System of equations: Infinitely many, unique, or no solution.

While doing problem sets, I came across this question:

Given the linear system:

a) Determine a particular value of t so that the system has infinitely many solutions.

b) Determine a particular value of t so that the system has a unique solution.

According to the book, the value for t so that the system has infinitely many solutions is t = 0, and for a unique solution any real number that isn't 0.

That would imply that:

has infinitely many solutions, but if you multiply the first equation by 3 and then proceed to eliminate, nothing would remain. So, wouldn't this be a linear system with no solution (inconsistent system) rather than infinitely many? And for any nonzero number, wouldn't it likewise have no solution?

Re: System of equations: Infinitely many, unique, or no solution.

Quote:

Originally Posted by

**Pupil** ...

That would imply that:

has infinitely many solutions, but if you multiply the first equation by 3 and then proceed to eliminate, nothing would remain. So, wouldn't this be a linear system with no solution (inconsistent system) rather than infinitely many? And for any nonzero number, wouldn't it likewise have no solution?

The solutions given is correct. You would have 0 = 0 if you eliminated everything, and this is typical of a consistent (dependent) system. Now, if you had something like

0 = 2 (an always false statement), that would imply "no solution".

For your second issue, let's solve the first for x...

x = 10 - 2y

sub into the second.

3(10 - 2y) + (6 + t)y = 30

30 - 6y + 6y + ty = 30.

Everything cancels except for

ty = 0

If t = 0 (as in the above), there are infinite solutions, since 0*y is true for all y.

If t is NOT zero, then ty = 0 has the UNIQUE solution when y = 0 (since we're in a field)

Re: System of equations: Infinitely many, unique, or no solution.

Quote:

Originally Posted by

**Pupil** While doing problem sets, I came across this question:

Given the linear system:

a) Determine a particular value of t so that the system has infinitely many solutions.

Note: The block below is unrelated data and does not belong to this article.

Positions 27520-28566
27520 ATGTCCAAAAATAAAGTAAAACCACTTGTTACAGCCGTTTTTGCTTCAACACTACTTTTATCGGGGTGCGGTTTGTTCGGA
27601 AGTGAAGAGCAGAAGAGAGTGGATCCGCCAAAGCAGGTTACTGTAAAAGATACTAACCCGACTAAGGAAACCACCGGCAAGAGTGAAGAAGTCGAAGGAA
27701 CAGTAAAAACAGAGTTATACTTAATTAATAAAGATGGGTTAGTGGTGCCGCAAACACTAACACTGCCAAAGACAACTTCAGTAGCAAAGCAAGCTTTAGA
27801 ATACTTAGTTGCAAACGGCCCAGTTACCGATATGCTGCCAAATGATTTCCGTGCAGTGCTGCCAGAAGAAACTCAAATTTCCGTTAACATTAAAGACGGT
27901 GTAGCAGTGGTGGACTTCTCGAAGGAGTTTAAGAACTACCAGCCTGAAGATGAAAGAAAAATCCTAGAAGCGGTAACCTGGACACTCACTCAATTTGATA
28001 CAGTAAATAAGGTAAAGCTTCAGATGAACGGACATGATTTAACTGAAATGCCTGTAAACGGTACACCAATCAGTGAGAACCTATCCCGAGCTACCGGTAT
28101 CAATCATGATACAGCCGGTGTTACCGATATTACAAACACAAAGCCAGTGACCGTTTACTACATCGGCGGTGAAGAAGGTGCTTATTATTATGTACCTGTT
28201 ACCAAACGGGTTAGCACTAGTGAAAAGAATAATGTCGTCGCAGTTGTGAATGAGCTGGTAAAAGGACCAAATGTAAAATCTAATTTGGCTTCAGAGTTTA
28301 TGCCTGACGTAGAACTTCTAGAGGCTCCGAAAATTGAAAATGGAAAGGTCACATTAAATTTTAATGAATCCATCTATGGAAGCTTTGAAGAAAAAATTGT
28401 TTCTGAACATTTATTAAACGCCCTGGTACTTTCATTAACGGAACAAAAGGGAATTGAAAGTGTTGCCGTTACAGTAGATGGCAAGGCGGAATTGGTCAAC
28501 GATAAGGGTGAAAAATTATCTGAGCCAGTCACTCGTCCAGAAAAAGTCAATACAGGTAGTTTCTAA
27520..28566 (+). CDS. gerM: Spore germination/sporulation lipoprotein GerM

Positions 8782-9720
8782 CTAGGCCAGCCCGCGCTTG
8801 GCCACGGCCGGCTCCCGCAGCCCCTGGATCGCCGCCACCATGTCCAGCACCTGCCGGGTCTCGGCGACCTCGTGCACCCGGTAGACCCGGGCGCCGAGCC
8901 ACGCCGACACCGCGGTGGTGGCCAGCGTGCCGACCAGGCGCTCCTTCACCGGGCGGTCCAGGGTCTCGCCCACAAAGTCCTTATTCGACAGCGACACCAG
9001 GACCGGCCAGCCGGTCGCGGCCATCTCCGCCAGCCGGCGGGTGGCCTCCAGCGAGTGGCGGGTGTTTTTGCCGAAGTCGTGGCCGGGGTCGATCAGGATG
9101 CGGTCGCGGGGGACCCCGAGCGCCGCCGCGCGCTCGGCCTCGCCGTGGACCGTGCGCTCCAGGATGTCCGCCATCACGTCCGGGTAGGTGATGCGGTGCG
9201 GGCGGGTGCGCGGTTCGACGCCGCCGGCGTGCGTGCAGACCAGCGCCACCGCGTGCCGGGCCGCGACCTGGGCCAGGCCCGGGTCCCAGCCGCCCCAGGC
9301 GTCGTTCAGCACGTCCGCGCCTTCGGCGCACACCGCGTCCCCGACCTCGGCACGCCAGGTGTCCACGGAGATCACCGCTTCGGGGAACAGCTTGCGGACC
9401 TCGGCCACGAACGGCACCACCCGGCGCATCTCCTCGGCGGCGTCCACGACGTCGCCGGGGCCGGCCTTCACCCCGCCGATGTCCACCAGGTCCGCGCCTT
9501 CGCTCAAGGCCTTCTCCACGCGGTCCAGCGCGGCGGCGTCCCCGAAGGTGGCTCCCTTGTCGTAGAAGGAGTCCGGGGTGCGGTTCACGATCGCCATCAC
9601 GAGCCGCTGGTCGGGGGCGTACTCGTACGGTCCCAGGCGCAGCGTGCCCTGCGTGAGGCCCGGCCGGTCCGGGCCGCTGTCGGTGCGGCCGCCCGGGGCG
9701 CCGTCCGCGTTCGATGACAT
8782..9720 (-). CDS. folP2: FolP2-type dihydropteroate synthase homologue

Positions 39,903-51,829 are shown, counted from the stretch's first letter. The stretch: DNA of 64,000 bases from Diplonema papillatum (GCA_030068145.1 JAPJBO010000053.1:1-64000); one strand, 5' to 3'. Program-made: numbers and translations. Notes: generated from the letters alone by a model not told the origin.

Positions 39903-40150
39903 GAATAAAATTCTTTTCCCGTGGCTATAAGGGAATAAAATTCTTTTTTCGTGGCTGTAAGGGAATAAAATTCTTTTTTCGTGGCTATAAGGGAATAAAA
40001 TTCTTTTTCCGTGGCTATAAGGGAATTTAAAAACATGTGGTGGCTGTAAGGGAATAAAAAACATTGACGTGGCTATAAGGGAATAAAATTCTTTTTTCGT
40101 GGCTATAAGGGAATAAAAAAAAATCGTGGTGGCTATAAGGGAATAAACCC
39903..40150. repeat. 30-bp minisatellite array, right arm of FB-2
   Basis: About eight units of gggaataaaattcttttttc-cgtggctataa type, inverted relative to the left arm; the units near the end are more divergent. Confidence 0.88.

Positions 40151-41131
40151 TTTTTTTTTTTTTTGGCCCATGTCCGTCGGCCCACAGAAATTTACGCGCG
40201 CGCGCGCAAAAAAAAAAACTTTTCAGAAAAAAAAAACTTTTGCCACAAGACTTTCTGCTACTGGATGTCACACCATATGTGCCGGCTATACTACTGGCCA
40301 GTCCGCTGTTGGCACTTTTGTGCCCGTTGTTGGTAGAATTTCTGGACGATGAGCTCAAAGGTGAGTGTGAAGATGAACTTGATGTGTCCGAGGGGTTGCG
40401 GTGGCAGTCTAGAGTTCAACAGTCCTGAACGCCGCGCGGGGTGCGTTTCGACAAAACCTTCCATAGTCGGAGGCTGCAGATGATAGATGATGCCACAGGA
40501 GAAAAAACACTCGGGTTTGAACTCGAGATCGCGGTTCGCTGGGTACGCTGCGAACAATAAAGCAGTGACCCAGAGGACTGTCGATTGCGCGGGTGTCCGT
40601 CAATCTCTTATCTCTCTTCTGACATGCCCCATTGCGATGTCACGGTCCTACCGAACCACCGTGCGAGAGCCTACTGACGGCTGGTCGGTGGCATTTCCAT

b) Determine a particular value of t so that the system has a unique solution.

According to the book, the value for t so that the system has infinitely many solutions is t = 0, and for a unique solution any real number that isn't 0.

That would imply that:

has infinitely many solutions, but if you multiply the first equation by 3 and then proceed to eliminate, nothing would remain. So, wouldn't this be a linear system with no solution (inconsistent system) rather than infinitely many? And for any nonzero number, wouldn't it likewise have no solution?

Hi Pupil,

The two equations, are both equivalent. That is when you multiply the first one with 3 you get the second one. I suppose you have mentioned "elimination" without seeing this. Since there is only one equation; x or y cannot be eliminated as you do in solving simultaneous equations. Now if you take any real number for x you can find the value of y. For example, (1,4.5), (2,4), (3,3.5) are some of the solutions of So there are infinity many solutions.

A inconsistent system does not have a solution. For example consider the system,

Using the first equation you can get, . And if you compare this with the second equation it is clear that no values which satisfies both equations. If there is, which is contradictory.

Re: System of equations: Infinitely many, unique, or no solution.

Thanks both of you for all the help. I learned more in those two posts than a 2 hour lecture with my prof.